Pope pleads for 'end to violence' in Venezuela

Pope Francis says he is concerned about recent unrest in Venezuela, in which at least 13 people have died.

Speaking at the end of his weekly general audience, the Pope said he hoped that "violence and hostility will cease as soon as possible".

He called on the Venezuelan people "to promote reconciliation through mutual forgiveness and sincere dialogue".

His appeal came after more than two weeks of anti-government protests, some of which have ended in violent clashes.

Venezuelan President Nicolas Maduro, left, gives Pope Francis a statuette of Jose Gregorio Hernandez on the occasion of their private audience at the Vatican on 17 June, 2013 The Pope met Mr Maduro last year in the Vatican just two months after the Venezuelan leader was elected
Venezuela's opposition leader Henrique Capriles shakes hand with Pope Francis during a meeting on 6 November, 2013 In November, opposition leader Henrique Capriles gave the Pope letters from Venezuelan youths
Mounting unrest

Venezuela's Attorney General Luisa Ortega says 13 people have died in protest-related violence, but opposition groups say the number of dead has risen to at least 15 after the death of two more protesters on Monday.

And on Wednesday, Spanish Foreign Minister Jose Manuel Garcia-Margallo said a Spanish national had been killed during a demonstration in Venezuela's third-largest city, Valencia.

Mr Garcia-Margallo did not say how the Spaniard was killed.

The recent unrest started in the western state of Tachira and neighbouring Merida at the beginning of February.

Students took to the streets, angered by Venezuela's high crime rate and economic woes, including record inflation and shortages of basic goods.

Protesters stand atop a container at a roadblock at a street of San Cristobal, capital of the western border state of Tachira, on 21 February, 2014 Protesters have blockaded roads in the capital Caracas and in other cities, such as San Cristobal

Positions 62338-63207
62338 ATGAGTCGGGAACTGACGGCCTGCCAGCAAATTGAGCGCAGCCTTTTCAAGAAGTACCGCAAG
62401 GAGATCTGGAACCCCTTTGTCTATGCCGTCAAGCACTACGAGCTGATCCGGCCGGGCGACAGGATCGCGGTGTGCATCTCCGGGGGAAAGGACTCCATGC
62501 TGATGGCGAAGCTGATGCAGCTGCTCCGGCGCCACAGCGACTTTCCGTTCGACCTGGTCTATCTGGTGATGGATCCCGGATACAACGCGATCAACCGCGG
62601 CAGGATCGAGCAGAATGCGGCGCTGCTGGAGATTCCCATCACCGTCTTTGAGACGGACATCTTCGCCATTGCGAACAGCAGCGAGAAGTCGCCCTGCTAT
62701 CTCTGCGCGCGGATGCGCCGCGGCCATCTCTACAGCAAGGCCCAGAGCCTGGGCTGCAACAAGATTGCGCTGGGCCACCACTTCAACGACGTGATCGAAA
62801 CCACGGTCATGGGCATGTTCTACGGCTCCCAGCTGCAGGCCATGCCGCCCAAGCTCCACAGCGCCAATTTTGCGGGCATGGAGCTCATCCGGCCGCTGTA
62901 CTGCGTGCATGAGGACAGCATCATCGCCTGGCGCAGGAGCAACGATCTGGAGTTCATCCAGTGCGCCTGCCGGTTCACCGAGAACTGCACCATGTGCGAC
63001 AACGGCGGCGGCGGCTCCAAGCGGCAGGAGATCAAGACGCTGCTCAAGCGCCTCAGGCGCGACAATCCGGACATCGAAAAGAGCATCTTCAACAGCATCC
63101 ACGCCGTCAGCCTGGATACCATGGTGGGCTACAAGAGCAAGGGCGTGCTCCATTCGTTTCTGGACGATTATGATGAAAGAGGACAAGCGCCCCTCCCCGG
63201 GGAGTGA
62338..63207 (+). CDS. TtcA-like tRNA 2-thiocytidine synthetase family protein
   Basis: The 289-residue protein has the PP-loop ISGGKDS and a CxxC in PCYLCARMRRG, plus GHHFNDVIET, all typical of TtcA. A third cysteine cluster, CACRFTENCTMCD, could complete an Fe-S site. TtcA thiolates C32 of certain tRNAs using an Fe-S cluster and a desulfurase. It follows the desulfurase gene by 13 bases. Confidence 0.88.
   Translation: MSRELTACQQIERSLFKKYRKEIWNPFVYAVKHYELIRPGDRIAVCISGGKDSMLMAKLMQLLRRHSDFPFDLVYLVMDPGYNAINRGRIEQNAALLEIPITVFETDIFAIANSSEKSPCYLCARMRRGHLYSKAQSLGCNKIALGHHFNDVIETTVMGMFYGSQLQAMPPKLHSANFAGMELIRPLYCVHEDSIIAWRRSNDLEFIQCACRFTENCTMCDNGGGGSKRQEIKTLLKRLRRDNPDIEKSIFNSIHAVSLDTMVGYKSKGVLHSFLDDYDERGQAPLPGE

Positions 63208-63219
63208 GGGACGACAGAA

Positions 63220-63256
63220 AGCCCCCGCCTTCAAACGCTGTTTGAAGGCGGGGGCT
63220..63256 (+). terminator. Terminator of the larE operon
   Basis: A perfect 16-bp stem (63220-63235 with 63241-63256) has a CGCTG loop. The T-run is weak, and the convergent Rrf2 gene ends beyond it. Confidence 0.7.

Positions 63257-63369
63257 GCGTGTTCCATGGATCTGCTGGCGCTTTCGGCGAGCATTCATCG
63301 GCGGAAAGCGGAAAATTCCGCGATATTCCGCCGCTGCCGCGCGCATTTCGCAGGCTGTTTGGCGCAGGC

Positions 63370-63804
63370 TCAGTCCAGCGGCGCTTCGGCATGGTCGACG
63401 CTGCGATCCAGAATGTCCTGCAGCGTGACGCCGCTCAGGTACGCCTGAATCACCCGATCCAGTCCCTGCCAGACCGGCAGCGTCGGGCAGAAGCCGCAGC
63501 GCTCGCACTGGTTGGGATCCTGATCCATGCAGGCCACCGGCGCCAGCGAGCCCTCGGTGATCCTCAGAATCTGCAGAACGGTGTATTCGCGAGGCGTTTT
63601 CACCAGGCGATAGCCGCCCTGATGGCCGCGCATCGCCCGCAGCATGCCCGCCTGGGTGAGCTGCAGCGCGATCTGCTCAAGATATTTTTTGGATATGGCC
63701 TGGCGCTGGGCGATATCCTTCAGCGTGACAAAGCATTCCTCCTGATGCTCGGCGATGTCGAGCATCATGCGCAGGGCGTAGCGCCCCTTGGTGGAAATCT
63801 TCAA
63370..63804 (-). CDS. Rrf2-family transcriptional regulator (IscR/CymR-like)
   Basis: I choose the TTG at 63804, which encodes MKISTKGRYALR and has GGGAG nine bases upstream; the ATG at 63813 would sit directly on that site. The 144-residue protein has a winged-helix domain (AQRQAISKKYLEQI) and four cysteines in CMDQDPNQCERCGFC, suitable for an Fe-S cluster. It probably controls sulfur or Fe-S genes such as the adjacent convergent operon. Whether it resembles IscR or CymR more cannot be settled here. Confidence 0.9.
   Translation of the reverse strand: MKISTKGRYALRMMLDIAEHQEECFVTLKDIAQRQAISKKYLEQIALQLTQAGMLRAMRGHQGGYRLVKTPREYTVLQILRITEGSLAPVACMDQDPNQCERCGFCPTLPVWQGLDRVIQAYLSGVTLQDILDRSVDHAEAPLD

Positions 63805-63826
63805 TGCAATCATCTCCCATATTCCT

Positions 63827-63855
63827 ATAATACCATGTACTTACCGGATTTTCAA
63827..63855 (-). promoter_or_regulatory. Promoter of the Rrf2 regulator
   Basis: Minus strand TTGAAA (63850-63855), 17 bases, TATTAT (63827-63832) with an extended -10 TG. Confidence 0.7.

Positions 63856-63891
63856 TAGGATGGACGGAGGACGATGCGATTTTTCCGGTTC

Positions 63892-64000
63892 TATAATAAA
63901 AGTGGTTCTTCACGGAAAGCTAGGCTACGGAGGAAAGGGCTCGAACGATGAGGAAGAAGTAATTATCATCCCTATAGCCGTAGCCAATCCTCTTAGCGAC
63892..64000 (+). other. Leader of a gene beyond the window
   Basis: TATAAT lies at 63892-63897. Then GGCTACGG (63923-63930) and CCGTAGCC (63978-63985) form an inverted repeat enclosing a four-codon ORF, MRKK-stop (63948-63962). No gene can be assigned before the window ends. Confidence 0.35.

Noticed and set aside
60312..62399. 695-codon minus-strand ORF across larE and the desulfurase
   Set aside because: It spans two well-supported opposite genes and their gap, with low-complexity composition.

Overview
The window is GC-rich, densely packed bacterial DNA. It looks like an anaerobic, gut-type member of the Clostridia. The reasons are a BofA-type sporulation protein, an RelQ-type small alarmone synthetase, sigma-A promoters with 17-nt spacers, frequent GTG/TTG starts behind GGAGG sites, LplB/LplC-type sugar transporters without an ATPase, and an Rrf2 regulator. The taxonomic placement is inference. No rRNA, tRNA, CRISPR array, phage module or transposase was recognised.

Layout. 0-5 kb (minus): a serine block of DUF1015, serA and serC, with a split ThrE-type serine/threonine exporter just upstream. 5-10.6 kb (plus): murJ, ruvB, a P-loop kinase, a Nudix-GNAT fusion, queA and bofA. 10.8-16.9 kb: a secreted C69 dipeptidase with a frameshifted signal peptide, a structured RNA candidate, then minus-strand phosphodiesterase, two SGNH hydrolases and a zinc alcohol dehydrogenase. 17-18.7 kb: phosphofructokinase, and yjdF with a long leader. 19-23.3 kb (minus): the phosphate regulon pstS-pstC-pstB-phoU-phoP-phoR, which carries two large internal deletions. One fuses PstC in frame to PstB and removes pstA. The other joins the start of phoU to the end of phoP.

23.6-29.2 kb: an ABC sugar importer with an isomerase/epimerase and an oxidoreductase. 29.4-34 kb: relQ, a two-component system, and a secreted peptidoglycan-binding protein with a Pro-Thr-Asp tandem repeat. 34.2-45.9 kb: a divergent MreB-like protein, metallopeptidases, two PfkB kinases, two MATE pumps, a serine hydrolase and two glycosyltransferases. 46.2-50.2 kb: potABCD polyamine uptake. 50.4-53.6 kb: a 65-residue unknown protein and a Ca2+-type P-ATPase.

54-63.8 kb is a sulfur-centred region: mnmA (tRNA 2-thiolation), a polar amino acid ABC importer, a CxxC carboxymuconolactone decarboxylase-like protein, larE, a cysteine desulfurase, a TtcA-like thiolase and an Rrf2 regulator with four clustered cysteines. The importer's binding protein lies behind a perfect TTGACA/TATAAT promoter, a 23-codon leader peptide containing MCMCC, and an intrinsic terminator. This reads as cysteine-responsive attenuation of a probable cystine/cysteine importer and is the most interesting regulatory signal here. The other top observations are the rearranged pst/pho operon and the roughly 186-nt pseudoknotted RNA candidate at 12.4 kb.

After the arrest of dozens of students, the protests spread to the capital, Caracas.

Anti-government protesters have held daily protests since, especially in their stronghold in eastern Caracas, where they have erected barricades.

Roads were also blocked in various locations in the states of Maracaibo, Tachira, Carabobo and Aragua, but the protests seem to have diminished in intensity over the past days.

'Last legs'

In an interview with BBC Mundo, opposition leader Henrique Capriles blamed President Maduro for the poor state of the Venezuelan economy.

Henrique Capriles: "This government is wasting away"

"Nicolas [Maduro] is the one who has to answer for the economic crisis. And if there's no answer, then this creates a political crisis, and if there's no answer to the political crisis, the regime falls," he told BBC Mundo's Daniel Pardo.

Mr Capriles, who narrowly lost to Mr Maduro in April's presidential election, said the government was "on its last legs".

He said the government was "set on a self-destructive course".

Mr Capriles, who has repeatedly called for peaceful demonstrations and urged his supporters to refrain from erecting barricades, stressed that he "wanted change for my country, but within the constitution".

Meanwhile, supporters of President Maduro have been holding rival rallies over the past weeks to show their backing for the government.

President Maduro has called a "national conference for peace" for Wednesday to end the protests, but opposition leaders have already announced they will not attend the meeting.

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